I became eligible for social security the week I realized new eyeglasses were needed to renew my driver’s license. I find myself remembering a bad date in 1978 and not remembering where I am supposed to be in 15 minutes. I need a little nap after lunch. I wonder whatever happened to rock’n’roll. Brother John and I review our surgeries past and planned, and begin to sound like our crazy uncles.
It makes me wonder about age when surveying the presidential field. Trump, 72. Biden, 76. Sanders, 77. Warren, 69.
Nancy Reagan and Al “I’m In Charge” Haig were running the country while Ronald Reagan was asleep and losing his mental capacity in his second term, we later learned. Look what the Oval Office did to a young and vigorous Barack Obama, the one who practiced basketball with the Tar Heels.
Call me ageist. As someone who knows a psychologist I can attest that Trump is batty and losing it more each day. Bernie impresses as a grumpy and impatient Trotskyite, Biden as a familiar Irish pol who wants to hug you up and keep you warm, hearkening to days when unions had teeth and Scranton had steel. They confront a candidate written by Rod Serling for the Twilight Zone.
Older people send their youth off to war when they have forgotten or rationalized its horror
Warren seems a pup in their presence. Young of mind, she is a fan of Game of Thrones. She is full of vim and vigor and maybe is no more likely to die of a stroke than Pete Buttigieg, 37. She could beat me in a foot race any day of any distance. But if she wins she will be 75 at the end of her first term – slightly older than Reagan at the end of his first four years.
Einstein and Edison were brilliant as old men. Mark Twain got sour and dour. Dwight Eisenhower was a fine president but seemed ancient when he departed office at 70. He left us with grave warnings about Soviet empire and US militarism. America was enthralled with a beautiful young couple, the Kennedys, and their playful children in the White House. JFK allowed us to turn from the Koreanwar to a future on the moon. He probably would have turned us out of Vietnam had he not been assassinated. LBJ quickly became an old man not to be trusted.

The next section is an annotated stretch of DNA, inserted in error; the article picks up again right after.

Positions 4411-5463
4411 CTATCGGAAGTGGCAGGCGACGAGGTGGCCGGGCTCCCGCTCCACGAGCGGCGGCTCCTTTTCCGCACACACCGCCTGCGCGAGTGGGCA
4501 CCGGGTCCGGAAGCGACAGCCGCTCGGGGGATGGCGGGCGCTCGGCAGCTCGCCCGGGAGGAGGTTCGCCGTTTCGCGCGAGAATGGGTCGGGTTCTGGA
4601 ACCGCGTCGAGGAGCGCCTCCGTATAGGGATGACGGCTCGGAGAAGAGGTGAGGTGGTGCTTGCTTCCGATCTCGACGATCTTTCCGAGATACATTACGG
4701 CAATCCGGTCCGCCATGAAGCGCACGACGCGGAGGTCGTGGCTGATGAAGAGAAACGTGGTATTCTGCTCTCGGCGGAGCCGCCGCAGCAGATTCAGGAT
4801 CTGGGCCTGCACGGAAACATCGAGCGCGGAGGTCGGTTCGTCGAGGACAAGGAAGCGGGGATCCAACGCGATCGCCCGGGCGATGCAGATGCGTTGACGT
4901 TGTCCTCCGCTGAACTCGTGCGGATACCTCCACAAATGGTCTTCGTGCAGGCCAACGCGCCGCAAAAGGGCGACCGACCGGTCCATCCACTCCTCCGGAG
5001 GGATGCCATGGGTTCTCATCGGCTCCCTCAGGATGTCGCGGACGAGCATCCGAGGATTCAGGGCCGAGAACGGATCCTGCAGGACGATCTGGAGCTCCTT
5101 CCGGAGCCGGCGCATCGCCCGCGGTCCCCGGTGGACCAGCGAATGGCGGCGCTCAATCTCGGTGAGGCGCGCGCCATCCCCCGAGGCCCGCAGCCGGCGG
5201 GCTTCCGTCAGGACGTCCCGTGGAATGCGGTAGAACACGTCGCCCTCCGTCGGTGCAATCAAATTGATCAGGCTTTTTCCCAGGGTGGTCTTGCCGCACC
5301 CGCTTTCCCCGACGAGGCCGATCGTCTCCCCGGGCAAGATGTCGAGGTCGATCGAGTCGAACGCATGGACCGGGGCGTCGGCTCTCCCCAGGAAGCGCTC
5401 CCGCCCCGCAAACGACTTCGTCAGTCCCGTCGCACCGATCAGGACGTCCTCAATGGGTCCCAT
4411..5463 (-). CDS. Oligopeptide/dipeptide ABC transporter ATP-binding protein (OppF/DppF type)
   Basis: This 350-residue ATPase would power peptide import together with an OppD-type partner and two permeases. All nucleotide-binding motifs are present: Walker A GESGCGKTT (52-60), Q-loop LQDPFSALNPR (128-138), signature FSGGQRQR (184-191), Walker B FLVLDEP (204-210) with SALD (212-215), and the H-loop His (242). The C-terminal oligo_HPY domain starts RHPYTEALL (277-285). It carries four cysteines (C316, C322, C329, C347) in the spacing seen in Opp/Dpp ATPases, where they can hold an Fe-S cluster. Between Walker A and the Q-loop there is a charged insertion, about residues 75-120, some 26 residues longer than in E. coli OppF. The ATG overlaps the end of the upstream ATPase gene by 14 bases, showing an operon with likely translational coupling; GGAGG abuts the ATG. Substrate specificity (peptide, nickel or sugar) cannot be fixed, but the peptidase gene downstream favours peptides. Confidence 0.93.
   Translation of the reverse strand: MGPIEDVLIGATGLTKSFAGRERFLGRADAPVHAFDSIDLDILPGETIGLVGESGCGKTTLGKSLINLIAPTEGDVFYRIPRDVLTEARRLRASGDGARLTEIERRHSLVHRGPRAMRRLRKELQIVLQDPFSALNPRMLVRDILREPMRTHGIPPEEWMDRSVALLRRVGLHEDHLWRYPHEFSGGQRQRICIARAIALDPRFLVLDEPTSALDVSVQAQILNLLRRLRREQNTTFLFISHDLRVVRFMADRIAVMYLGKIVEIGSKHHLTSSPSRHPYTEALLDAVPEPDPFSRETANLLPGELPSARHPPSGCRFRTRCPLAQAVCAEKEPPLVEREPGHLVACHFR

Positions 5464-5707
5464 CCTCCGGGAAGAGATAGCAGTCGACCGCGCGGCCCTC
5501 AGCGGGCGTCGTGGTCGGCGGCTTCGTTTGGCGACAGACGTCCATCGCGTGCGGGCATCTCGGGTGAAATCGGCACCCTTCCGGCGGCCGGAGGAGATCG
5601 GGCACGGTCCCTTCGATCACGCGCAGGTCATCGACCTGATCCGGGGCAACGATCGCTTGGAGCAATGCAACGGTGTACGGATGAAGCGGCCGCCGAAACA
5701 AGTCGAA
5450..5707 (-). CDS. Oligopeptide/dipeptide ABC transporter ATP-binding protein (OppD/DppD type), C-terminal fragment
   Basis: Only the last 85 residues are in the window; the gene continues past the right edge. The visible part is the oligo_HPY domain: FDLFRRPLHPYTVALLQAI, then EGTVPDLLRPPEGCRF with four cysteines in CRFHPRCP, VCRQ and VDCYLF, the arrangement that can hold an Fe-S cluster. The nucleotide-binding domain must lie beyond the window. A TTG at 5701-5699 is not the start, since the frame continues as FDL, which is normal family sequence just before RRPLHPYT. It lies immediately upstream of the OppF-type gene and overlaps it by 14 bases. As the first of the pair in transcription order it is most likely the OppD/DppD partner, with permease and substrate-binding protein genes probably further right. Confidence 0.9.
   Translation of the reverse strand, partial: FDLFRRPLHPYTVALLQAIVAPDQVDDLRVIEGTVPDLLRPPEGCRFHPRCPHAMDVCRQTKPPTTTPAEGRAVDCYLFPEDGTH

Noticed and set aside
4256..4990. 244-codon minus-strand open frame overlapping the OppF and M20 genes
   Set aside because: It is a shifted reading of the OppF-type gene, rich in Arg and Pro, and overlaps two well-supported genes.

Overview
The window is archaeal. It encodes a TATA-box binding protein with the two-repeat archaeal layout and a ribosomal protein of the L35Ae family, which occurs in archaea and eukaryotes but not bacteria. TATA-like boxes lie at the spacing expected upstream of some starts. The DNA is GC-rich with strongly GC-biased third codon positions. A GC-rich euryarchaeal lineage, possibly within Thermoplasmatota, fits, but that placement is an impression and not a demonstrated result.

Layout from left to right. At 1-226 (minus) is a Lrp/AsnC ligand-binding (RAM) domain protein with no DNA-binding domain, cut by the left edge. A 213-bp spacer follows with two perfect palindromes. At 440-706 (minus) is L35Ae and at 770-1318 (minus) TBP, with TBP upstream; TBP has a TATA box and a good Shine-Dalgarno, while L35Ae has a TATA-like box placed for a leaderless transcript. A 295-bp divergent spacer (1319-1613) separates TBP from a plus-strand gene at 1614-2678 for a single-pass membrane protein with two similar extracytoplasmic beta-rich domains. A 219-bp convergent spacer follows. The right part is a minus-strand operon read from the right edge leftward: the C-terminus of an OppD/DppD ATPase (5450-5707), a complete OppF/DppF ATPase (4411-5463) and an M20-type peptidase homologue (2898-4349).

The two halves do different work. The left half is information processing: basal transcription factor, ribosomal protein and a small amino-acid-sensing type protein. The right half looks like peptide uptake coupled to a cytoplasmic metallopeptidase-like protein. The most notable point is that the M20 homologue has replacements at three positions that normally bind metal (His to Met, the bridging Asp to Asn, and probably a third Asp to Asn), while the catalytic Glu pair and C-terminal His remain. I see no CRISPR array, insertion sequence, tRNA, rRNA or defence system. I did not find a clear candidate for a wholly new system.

Older people send their youth off to war when they have forgotten or rationalized its horror. That’s what this old man learned as a young man. Civilization seemingly always has been run by old chiefs who can’t pick up the sword any more.
Younger people who have to fight them generally clamor to end wars. And women. War would be rarer if women ran the world.
But we are talking, in the main, about three old white men. At least the national cable media are. Biden nearly has the nomination cinched, to hear it told.
Beto O’Rourke, 46, is talking about climate change as if it were the end of the world – which it will be, if we don’t do something urgently. The current occupant, between golf rounds, says it all is a hoax. John Delaney, 56, describes new technology that pulls carbon out of the air. Julián Castro, 44, exhorts us in specific terms about how to protect young immigrants in Storm Lake, and engage them to help build this community.
Biden and Sanders have not been here yet. Warren has – twice – and she has a mind like a steel trap. She has all the progressive planks of Sanders and then some. But many say that she is unelectable – and an old warhorse who waxes about the promise of socialism, or the days of wine and roses with Barack, is a completely sensible alternative.
Mayor Pete may be too young and not experienced enough. He captures young imaginations. You might say the same about Eric Swalwell, at 38. He is talking about guns in a way that Biden and Sanders do not. Tim Ryan, 45, might understand the contemporary economics of Scranton and Youngstown better than either of them. My son, Tom, understands young Latino people in Storm Lake better than I do because he knows a lot more of them. He also probably has a better grasp on the future than I.
My main concern is whether to start collecting social security, and whether I can afford the health insurance until Medicare kicks in three years hence. If I were president, I would approve Medicare for people at 50. But I am not 75 yet. Old people set the rules – Nancy Pelosi is 79 – and got us into the mess we are in. It wasn’t 40-year-olds wishing for dependable health insurance. Now, about that nap …
Art Cullen is editor of the Storm Lake Times in Iowa and won the 2017 Pulitzer Prize for Editorial Writing. Cullen is the author of the book, Storm Lake: A Chronicle of Change, Resilience, and Hope